Facebook CEO Mark Zuckerberg testifies before a House Energy and Commerce hearing on Capitol Hill in Washington, Wednesday, April 11, 2018, about the use of Facebook data to target American voters in the 2016 election and data privacy.Photo: AP
This week Mark Zuckerberg fronted the US Senate Commerce, Science and Transportation committee, like a misbehaving schoolboy being sent to the headmaster’s office. It is a moment of great risk: not necessarily for the future of Facebook, but for consumers and internet users.
A remote possibility exists that regulations will be passed that are so onerous they would be impossible for Facebook to comply with. However, this seems unlikely. After all, it is in both government’s and Facebook’s interest to agree on a set of workable regulations. Which, in this context, means controllable by government and exploitable for Facebook.
On the whole, we are terribly naïve in our use of the modern communications and technology. The old saying “if you aren’t paying for the product, you are the product” has more than a bit of truth to it, but at a more fundamental level it probably never occurred to most people to wonder why so much privacy had to be surrendered to access digital society.
In some ways, the whole point of the ‘product’ is an escape from anonymity. Abandoning privacy is simply the price of admission.
The internet is an odd mix of quaint collectivism and nihilistic individualism. It is viewed simultaneously as a lawless wasteland of scammers and conmen and an endless bounty that is expected to give to each according to his needs, free of charge.
It is easy to imagine someone thinking, without a hint of irony, both that “of course Facebook is free, that’s how things are online” and “of course scammers stole our data, you can’t trust anyone online.”
The point is not that Facebook is good or bad: it is simply a business. It is selli
ng a new product to be sure, but it is operating in accordance with the same incentives and pitfalls that have driven markets for millennia.
But governments too are driven by incentives. Government wants to be able to control how companies such as Facebook operate, and they want to stop those companies undermining the tax revenue base.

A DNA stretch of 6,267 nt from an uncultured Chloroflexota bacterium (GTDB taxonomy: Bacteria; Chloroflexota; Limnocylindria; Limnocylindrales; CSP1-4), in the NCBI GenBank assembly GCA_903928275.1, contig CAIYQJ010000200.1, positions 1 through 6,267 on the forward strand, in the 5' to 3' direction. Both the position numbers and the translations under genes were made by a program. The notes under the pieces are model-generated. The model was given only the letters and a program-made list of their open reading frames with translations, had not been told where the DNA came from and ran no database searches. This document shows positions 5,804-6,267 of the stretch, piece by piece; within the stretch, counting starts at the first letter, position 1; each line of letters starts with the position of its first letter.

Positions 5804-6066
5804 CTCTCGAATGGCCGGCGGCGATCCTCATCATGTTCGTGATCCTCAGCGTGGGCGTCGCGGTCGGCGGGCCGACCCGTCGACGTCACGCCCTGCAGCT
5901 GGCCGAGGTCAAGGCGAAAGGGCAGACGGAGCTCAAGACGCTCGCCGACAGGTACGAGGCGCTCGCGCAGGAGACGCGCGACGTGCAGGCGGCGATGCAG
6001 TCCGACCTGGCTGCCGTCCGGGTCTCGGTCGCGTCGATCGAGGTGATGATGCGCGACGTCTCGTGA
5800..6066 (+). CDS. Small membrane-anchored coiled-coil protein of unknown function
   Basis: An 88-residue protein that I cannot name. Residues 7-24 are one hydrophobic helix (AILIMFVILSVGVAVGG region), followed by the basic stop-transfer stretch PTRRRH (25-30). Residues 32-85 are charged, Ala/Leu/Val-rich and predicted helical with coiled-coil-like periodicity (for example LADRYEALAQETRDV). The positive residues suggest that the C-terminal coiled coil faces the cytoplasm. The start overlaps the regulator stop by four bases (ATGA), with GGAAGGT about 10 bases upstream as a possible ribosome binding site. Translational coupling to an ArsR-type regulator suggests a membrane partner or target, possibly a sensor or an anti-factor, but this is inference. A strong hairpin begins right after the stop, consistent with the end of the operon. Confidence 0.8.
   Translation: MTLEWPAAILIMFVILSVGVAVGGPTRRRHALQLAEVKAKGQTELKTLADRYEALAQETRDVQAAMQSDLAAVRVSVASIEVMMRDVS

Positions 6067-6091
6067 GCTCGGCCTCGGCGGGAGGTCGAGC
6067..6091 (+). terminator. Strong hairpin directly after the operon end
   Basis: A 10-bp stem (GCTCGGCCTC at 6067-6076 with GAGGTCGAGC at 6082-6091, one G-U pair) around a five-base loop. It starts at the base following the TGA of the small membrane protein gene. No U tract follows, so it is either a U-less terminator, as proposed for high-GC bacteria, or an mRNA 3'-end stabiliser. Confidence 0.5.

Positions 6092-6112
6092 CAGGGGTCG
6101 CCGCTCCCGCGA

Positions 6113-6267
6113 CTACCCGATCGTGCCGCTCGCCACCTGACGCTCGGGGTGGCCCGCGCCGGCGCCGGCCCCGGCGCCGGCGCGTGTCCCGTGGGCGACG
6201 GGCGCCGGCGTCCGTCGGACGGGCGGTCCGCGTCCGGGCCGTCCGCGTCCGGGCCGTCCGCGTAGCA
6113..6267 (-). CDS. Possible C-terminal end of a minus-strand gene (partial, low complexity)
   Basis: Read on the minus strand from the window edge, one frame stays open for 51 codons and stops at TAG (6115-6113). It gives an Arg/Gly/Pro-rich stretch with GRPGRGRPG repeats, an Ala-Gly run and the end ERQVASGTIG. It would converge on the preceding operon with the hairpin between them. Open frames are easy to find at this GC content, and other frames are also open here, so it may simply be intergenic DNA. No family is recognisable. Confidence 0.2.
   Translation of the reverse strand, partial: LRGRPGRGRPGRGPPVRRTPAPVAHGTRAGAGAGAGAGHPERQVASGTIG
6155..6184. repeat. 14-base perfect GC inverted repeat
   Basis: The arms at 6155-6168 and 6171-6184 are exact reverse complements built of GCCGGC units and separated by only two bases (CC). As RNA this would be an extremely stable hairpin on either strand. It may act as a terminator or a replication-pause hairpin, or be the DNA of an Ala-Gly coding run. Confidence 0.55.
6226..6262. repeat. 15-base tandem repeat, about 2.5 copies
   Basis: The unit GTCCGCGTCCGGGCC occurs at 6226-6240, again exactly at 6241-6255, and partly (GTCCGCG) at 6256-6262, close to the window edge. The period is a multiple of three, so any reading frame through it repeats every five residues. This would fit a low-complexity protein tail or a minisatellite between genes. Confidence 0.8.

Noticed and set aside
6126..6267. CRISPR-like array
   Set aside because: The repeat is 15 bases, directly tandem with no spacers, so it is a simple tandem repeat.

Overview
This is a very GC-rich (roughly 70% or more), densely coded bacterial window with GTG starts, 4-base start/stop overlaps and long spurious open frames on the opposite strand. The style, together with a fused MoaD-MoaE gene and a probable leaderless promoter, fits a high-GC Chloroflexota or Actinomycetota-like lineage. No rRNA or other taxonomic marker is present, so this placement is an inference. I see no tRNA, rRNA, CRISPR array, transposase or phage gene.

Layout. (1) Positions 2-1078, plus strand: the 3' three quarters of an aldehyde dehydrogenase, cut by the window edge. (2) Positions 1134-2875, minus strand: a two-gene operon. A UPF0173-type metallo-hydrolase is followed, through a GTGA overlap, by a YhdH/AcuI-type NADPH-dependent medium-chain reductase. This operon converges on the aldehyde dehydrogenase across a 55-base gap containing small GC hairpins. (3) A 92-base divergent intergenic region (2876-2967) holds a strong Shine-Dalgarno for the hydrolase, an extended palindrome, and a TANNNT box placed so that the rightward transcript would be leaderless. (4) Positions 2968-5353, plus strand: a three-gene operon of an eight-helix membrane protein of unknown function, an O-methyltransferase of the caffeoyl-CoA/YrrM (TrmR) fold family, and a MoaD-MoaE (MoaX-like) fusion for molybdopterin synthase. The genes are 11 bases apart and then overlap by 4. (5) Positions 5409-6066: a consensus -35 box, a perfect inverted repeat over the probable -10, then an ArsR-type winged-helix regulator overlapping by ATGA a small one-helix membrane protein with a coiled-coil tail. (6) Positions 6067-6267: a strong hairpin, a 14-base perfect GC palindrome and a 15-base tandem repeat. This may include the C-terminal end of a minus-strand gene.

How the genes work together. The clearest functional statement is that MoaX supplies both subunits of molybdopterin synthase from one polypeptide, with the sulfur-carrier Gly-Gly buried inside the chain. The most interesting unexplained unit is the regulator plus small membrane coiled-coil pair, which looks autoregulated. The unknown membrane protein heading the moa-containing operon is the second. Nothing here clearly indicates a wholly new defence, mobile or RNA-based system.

One way to do this is through regulation: imposing a compliance burden for the ‘social license’ to operate a business. The effect of this is to restrict competition, so it creates a bunch of monopolies or near-monopolies (think pharmacies and taxis).
In many ways, it’s much easier for governments to deal with monopoly providers: they have all the justification they need to continually intervene in the market, and they have the ability to tax the monopoly rents generated. The companies sure like it … they get monopolistic profits. It’s the consumers who lose out.
Technology has the ability to undermine these monopolies, which is why the battle over regulation of ride-sharing services like Uber is so important. The great risk to consumers is not that unregulated services like Uber are inherently unsafe, it’s that government will effectively entrench a model in law with an inbuilt cut for government, existing providers and unions.
So too with Facebook. Imposing a substantial compliance burden on social media companies to protect data and prevent abuse creates a barrier for new entrants. Suddenly Facebook not only has the advantage of incumbency, it also has the capital, infrastructure and staff to police their content where newcomers don’t.
How then should we deal with breaches of privacy? Or the very real issue of abuse of women online, not to mention the much less real problem of fake news?
The correct, but unsatisfying, answer is simple: if you don’t like how Facebook protects your data don’t use it. If people have the ability to regularly abuse you on social media, and the company running that platforms doesn’t respond, find one that does. If those platforms try to manipulate your feed, log off. One individual may not think they matter much, but if enough people do this it will be far more effective than government could ever be.
Businesses have an incentive to work around regulations, but they also have an incentive to work with customers.
However tempting is it to reach for comforting, old levers of control to deal with technology, this risks surrendering far more than the utopian vision of the internet. It surrenders the greatest power that consumers have — the ability to move their business elsewhere — in exchange for not having to protect yourself from harm. For consumers, that is a really bad deal.
Simon Cowan is Research Manager at The Centre for Independent Studies.
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